What will happen in the end with the data about citizens’ political opinions? We will try to explain the most important reasons and facts that are marking the evolution of the controversy raised around this issue in this post.

The new Organic Law 3/2018 on Data Protection and Guarantees of Digital Rights (LOPDDGG) came into force on 6th December 2018.

The LOPDGDD adapts the General Data Protection Regulation (GDPR) to the Spanish legal system, developing and completing the aspects that were defined more generally in it, and it also recognises a new set of digital rights for citizens, in accordance with what is set forth in Article 18.4 of the Constitution.

Despite the LOPDGDD introducing different updates, one of the aspects with the most impact in the media was the Third Final Provision, where a new article is added (58 bis) to Organic Law 5/1985, dated 19th June, of the General Electoral System (LOREG), concerning the “Use of technological means and personal data in electoral activities”.

The following is cited in the first two paragraphs of this new Article 58 bis:

  1. The collection of personal data concerning the political opinions of the people who conduct political parties in the framework of their electoral activities will be covered in the public interest solely when the suitable guarantees are offered.
  2. The political parties, coalitions and electoral associations will be able to use the personal data obtained from web pages and other public access sources for political activities during the electoral period.

In Article 9 of the GDPR it highlights that the personal data concerning political opinions have the consideration of a special category and they cannot therefore be processed as a general rule.However, it also establishes a series of exceptions that can allow for this processing, amongst which it includes, amongst others:

  • Having the explicit consent of the interested party for the processing of this data with a specific purpose.
  • That the processing is necessary to protect the interest party or another individual’s vital interests.
  • The processing is necessary for an important public interest.

And it is based on this last exception, where it seems that the text in the new Article 58bis “The collection of personal data concerning political opinions […] will be protected in public interest”, is oriented at disregarding the obligatory nature of gathering the interested party’s explicit consent, which is a fundamental basis of the new GDPR.That is where all of the controversy comes from.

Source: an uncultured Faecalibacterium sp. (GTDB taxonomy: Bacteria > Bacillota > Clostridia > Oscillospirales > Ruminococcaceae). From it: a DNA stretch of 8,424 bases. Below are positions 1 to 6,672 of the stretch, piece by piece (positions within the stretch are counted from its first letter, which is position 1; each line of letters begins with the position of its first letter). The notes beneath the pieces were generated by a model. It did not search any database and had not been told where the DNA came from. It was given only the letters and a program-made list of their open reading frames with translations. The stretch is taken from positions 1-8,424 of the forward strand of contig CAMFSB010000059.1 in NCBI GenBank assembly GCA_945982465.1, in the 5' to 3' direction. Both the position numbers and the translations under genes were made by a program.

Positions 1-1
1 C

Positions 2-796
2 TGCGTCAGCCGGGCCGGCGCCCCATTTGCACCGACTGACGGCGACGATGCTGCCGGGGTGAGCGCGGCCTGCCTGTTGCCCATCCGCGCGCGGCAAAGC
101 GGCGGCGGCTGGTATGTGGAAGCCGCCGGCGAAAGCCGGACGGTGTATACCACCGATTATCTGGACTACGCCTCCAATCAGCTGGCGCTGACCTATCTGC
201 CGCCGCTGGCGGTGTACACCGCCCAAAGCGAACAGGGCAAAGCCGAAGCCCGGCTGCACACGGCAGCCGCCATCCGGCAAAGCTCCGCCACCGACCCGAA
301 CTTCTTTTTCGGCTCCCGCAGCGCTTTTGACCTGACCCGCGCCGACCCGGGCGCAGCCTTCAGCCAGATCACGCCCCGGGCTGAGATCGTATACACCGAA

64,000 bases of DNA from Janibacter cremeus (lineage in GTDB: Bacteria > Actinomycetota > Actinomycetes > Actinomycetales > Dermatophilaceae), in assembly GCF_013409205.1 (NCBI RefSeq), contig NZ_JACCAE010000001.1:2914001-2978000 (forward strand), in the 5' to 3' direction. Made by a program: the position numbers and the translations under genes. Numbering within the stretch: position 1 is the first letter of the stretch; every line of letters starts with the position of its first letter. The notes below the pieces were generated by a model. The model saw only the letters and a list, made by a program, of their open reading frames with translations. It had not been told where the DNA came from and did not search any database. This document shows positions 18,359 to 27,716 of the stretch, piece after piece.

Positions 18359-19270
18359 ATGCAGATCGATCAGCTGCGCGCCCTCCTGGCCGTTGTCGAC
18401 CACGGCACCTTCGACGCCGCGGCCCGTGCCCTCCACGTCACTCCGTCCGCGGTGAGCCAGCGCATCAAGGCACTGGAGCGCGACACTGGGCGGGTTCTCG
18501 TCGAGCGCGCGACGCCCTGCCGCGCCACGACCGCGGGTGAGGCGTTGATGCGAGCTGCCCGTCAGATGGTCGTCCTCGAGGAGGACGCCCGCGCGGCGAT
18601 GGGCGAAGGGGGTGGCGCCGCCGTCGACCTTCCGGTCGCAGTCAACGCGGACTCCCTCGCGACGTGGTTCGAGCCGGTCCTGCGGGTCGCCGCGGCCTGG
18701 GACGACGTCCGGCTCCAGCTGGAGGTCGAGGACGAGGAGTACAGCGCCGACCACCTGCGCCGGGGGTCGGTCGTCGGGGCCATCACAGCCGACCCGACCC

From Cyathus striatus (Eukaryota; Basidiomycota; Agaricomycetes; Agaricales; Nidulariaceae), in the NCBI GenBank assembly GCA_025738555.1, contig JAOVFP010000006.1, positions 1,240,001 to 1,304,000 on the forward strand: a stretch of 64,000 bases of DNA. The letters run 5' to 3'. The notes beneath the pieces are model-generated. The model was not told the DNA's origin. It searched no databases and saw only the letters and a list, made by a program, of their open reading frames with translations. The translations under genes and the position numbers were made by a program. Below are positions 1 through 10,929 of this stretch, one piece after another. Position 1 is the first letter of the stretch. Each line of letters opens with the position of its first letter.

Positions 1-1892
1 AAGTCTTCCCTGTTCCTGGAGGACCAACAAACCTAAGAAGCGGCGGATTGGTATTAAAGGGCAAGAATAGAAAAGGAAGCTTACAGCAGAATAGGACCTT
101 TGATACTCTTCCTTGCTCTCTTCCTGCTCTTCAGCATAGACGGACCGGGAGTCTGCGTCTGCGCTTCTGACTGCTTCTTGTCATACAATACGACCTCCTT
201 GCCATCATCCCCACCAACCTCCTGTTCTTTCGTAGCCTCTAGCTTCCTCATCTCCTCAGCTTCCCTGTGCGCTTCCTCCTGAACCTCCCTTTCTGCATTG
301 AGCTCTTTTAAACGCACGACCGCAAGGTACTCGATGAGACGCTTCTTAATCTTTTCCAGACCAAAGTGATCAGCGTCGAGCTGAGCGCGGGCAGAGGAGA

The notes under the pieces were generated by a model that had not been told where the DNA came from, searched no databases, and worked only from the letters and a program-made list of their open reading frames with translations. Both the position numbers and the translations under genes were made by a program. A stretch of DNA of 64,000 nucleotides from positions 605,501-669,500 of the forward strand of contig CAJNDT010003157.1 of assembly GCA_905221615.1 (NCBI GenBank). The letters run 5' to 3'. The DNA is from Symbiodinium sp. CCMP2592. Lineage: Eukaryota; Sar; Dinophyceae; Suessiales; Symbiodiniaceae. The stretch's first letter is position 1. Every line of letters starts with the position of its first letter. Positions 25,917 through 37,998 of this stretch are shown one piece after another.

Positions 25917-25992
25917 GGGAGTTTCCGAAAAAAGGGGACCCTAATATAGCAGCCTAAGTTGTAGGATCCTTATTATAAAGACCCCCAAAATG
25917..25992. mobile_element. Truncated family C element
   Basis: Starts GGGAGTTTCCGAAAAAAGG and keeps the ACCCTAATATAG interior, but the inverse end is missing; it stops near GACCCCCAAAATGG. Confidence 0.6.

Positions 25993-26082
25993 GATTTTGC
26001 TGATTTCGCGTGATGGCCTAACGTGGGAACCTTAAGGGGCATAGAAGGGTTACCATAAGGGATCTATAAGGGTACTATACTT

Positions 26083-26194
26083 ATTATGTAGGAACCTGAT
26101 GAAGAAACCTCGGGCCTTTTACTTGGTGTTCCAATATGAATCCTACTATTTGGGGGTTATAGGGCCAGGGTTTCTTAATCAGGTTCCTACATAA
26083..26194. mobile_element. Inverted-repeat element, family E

There has been so much of a media impact that the Spanish Agency for Data Protection was forced to issue a statement where it explained the content of the new Article and where it clarified that it was not an infringement of what is set forth by the GDPR, as:

  • It does not allow for the processing of personal data to create profiles based on political opinions.
  • Nor does it allow for personalised information to be sent based on ideological or political profiles.
  • It only allows for the collection of personal data concerning political opinions by political parties in order to obtain information that could sound out the concerns of citizens for the purpose of being able to give them an answer to their electoral proposals.

The statement’s full text, which was published on 21st November 2018, can be consulted here: https://www.aepd.es/prensa/2018-11-21.html

Subsequently, the Spanish Agency for Data Protection (AEPD) built on this information note by way of:

  • A report from its Legal Office in which it analyses the processing of personal data and political opinions that the political parties can undertake based on Article 58bis.

The report, dated 19th December 2018, can be found at the following link on the AEPD’s website: https://www.aepd.es/media/informes/2018-0181-tratamiento-datos-opiniones-politicas-por-partidos-polticos.pdf

  • And a newsletter, dated 7th March 2019, where this processing is regulated to a deeper extent, and establishes, amongst other points, the legal basis of the processing, the admissable activities and the guarantees that the processing must have in order to be considered suitable.

The Newsletter was published in the State Official Gazette (BOE) on 11th March 2019: https://www.boe.es/diario_boe/txt.php?id=BOE-A-2019-3423

However, despite all of this, there are colleagues that still believe that Article 58bis in itself is an infringement of citizens’ rights concerning data protection and there are different movements that call for it to be abolished.

Of those, the Foundation for the Defence of Privacy and Digital Rights stands out, which created the “Friday List”, allowing for emails and telephone numbers that do not wish to receive any type of electoral propaganda to be recorded, and it can also be consulted by political parties.

Likewise, on 5th March 2019, the Ombudsman, after receiving requests from different groups of lawyers and associations, lodged a constitutional challenge about the aforementioned Article 58bis, which on 12th March 2019 was admitted.

Therefore, it seems that due to this appeal being accepted, Article 58bis could be amended slightly to become more aligned with the new General Data Protection Regulation. Having said that, it’s unlikely that these changes will arrive before the next elections on 28th April 2019.We will see what happens in the end.